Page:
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Low Stress Livestock Handling School
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By James Jarman
Jim Jarman, Agronomy Specialist
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By James Jarman
March 8, 2013 12:14 p.m.

Low Stress Livestock Handling School
Presented by Richard McConnell and Tina Williams of Hand ‘n Hand Livestock Solutions
If you are interested in making livestock production more enjoyable and profitable, then this is the school for you! If you are not sure, ask yourself the following questions:
 How much value is there in extra pounds per animal and extra animals due to a lower death loss?
 How much value is there in being able to graze the exact pasture
needing grazing that day, rather than being forced to go in a certain pattern because the only way you can move your livestock is to open a gate and move them into the adjacent pasture?
 How much is it worth to you to have a happy spouse/child working with you rather than seeing them stomp off in disgust because you’ve yelled at them one too many times when the livestock didn’t work well?
 How much is it worth to not have to re-build fence, doctor cuts and scrapes on livestock and/or people, or take anyone to the emergency room after a day of working your livestock?
 How much is it worth to be able to gather all your animals (instead of good old #27 always finding a way to evade capture)? Or if you just need one animal, wouldn’t it be nice to just bring it up alone and do what’s necessary?
 How much satisfaction is there in doing a job quietly, smoothly, easily, and with all parties (people and livestock) happy and healthy after it’s all done?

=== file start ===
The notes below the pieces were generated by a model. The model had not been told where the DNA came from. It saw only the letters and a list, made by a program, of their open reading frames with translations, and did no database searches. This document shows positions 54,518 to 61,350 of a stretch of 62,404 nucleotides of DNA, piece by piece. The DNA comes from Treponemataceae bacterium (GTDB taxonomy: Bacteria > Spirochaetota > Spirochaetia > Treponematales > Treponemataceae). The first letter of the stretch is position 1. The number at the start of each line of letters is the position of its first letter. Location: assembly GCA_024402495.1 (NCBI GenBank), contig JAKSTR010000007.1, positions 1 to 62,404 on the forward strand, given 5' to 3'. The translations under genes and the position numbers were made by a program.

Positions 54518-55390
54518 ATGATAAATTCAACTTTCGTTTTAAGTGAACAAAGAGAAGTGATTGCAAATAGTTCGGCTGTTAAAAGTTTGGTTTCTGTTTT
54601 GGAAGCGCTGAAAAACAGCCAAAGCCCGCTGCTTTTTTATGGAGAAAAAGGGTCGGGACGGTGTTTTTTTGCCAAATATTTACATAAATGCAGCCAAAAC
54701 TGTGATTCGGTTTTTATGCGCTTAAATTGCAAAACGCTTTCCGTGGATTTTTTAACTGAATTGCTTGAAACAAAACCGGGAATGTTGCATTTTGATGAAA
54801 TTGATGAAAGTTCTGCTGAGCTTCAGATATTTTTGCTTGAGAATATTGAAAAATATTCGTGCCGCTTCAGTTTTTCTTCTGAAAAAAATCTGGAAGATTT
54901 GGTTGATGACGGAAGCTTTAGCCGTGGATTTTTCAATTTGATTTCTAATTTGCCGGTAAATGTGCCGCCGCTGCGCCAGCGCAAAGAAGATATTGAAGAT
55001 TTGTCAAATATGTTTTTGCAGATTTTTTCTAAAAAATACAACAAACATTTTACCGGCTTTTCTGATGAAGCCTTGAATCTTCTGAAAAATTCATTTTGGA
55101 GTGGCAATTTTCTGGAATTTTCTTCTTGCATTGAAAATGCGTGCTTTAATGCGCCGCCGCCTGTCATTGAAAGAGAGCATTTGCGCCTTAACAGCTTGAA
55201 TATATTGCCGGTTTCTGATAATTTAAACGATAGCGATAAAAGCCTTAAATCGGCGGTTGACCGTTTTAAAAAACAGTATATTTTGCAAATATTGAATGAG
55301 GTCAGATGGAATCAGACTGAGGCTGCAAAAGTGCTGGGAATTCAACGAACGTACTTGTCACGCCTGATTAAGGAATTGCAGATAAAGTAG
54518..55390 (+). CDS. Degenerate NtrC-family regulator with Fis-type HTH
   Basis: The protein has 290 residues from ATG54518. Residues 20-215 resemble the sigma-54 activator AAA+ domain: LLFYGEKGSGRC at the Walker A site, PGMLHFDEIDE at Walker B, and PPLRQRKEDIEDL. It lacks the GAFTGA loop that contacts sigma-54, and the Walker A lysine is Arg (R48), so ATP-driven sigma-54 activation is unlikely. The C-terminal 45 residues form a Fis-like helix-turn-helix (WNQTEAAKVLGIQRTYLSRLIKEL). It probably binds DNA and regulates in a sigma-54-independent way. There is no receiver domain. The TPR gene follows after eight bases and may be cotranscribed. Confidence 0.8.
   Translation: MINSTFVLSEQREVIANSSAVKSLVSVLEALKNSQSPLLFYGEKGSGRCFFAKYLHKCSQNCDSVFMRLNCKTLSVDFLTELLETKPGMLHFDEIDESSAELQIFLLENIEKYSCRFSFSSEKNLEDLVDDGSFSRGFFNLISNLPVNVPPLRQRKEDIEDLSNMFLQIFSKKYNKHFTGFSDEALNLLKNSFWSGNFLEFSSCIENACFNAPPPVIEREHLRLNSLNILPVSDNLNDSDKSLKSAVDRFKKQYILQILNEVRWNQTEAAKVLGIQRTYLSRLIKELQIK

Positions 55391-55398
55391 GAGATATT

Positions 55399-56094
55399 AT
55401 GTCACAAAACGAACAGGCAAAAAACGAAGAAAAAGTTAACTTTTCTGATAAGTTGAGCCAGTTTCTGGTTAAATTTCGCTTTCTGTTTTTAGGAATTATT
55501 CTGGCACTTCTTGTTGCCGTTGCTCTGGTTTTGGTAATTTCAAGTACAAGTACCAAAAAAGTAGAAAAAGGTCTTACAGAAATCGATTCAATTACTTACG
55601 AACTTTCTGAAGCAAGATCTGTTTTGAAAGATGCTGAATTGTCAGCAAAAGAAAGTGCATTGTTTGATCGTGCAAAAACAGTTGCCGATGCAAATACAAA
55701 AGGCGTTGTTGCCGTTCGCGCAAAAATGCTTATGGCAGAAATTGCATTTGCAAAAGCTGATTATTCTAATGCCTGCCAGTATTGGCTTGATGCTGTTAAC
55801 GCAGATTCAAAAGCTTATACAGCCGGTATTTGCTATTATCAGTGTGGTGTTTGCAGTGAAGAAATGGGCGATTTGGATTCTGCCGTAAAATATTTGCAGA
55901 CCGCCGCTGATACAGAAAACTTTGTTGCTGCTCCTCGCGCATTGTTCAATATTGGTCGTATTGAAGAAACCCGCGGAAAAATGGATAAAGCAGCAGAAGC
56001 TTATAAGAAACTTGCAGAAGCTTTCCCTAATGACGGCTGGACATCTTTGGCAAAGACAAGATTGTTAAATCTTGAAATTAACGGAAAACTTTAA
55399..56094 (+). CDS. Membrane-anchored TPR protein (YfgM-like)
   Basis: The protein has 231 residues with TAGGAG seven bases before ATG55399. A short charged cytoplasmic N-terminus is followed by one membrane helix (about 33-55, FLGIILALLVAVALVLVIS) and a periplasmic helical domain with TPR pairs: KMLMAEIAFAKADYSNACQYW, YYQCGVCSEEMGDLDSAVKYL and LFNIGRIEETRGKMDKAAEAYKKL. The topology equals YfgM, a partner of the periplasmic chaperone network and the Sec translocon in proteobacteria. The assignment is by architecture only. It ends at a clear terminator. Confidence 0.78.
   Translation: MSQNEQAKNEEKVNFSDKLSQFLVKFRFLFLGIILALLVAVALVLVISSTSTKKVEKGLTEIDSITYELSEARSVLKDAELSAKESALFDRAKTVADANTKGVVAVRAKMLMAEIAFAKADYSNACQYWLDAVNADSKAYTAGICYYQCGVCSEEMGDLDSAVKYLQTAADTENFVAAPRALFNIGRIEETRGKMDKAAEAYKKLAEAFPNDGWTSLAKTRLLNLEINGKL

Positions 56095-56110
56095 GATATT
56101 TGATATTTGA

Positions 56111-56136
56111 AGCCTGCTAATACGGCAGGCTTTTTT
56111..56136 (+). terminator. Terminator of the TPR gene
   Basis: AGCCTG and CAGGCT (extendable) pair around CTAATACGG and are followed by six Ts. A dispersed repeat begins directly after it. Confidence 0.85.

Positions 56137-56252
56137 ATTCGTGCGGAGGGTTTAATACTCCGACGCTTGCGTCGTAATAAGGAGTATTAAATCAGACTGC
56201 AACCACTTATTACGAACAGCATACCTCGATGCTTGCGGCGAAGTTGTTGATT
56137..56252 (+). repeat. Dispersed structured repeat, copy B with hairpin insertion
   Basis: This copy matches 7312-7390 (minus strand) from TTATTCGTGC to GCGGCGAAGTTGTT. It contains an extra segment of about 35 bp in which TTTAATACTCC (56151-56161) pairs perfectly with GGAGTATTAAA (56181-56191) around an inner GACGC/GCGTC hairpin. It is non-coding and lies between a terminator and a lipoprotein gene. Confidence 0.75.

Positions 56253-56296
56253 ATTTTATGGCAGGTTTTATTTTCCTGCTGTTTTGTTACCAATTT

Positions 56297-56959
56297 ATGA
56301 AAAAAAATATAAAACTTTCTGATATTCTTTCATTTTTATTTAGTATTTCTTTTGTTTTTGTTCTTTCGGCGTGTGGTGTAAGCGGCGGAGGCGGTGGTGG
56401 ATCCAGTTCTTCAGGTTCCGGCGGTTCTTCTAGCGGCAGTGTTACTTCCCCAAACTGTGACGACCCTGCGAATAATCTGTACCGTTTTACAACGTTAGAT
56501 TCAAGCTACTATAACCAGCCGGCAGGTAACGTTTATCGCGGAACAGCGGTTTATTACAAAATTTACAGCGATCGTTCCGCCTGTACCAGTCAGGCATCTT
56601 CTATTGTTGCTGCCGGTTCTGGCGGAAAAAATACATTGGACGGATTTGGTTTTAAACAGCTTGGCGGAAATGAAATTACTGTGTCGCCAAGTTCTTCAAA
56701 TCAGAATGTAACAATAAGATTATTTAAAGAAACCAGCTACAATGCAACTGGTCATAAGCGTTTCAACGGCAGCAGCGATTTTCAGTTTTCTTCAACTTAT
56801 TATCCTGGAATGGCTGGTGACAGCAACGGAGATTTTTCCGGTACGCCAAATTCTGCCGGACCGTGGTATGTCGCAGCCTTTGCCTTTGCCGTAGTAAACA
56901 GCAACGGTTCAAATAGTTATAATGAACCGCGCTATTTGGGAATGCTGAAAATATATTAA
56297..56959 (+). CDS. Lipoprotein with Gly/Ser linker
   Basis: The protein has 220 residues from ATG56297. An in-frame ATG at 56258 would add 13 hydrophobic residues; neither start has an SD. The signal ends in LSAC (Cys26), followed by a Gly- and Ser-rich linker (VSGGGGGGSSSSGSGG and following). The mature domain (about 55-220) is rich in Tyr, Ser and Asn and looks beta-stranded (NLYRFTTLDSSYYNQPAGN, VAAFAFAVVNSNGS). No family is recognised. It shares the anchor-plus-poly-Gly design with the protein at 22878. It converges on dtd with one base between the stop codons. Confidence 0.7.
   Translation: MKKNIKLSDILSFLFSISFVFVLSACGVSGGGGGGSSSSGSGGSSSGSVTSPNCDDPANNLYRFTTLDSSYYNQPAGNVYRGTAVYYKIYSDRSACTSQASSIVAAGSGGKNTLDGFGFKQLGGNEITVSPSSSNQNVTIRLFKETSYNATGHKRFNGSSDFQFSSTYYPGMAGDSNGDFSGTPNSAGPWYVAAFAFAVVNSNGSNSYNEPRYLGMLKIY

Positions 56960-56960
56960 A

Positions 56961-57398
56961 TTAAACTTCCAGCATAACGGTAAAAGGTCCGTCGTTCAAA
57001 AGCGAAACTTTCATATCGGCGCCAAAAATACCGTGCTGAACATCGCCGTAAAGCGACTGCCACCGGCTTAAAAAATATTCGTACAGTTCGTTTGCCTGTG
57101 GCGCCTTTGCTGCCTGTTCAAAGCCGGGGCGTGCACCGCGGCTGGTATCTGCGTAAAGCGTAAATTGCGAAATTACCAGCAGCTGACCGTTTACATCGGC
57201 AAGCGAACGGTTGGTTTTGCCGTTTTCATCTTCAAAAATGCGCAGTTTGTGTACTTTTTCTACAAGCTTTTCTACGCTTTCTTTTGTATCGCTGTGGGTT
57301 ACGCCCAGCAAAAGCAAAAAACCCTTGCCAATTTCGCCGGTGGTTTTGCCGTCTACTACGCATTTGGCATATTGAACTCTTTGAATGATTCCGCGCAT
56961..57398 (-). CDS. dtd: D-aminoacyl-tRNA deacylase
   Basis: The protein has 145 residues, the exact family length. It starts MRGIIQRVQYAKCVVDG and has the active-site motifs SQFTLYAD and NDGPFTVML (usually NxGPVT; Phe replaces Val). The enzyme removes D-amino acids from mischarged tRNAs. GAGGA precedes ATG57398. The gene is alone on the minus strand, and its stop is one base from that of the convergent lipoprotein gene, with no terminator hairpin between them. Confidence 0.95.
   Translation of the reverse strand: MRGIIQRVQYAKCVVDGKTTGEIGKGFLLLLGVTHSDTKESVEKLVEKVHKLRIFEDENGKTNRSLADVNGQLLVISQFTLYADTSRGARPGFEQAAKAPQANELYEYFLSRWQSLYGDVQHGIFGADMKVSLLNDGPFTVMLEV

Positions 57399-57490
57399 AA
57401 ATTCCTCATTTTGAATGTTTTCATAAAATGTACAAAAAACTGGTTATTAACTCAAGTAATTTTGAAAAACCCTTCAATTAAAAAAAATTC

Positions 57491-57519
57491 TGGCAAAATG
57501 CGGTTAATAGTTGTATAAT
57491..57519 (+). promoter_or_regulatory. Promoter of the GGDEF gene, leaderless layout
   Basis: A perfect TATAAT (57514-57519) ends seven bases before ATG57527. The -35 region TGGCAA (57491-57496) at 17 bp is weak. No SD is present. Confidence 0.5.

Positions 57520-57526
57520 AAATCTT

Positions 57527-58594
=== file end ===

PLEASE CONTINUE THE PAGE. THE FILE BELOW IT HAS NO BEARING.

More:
These are all things good stockmanship can help you with!
Lincoln University
George Washington Carver Farm
3804 Bald Hill Road
Jefferson City, MO 65101
Contact: Vonna Kesel
(573) 681-5312
Please tell us if you need special accommodations.
Lincoln University Cooperative Research (LUCR) invites you to the...
9 a.m. to 5 p.m. (Monday)
8 a.m. to 5 p.m. (Tuesday)
Monday, March 25 and
Tuesday, 26, 2013
Cooperative Research
Richard McConnell and Tina Williams
Highlights of School
 What is the value of stockmanship?
 Advantages to the handler and to the livestock?
 Using the natural instincts of livestock
 Predator/prey relationship
 Your positioning
 Pressure and release
 Movement—good and bad
 Where and how to begin training the herd
 At the gate
 Sorting livestock
 Working in the corral
 Loading livestock
 Receiving new animals
 Weaning
 Our attitude as we deal with our livestock
_____________________________ ______________________________________________________________
Phone # email address
Cost is $30.00 per person. The pre‐registration deadline is Friday, March 22, 2013. Lunch is included.
Make checks out to: Lincoln University Cooperation Extension
Mail to: Lincoln University Cooperative Extension
c/o Vonna Kesel
900 Chestnut Street
Room 109 Allen Hall
Jefferson City, MO 65101
(573) 681‐5312 (phone)
(573) 681‐5313 (fax)
Email: KeselV@LincolnU.edu
Lincoln University is an equal opportunity provider and employer

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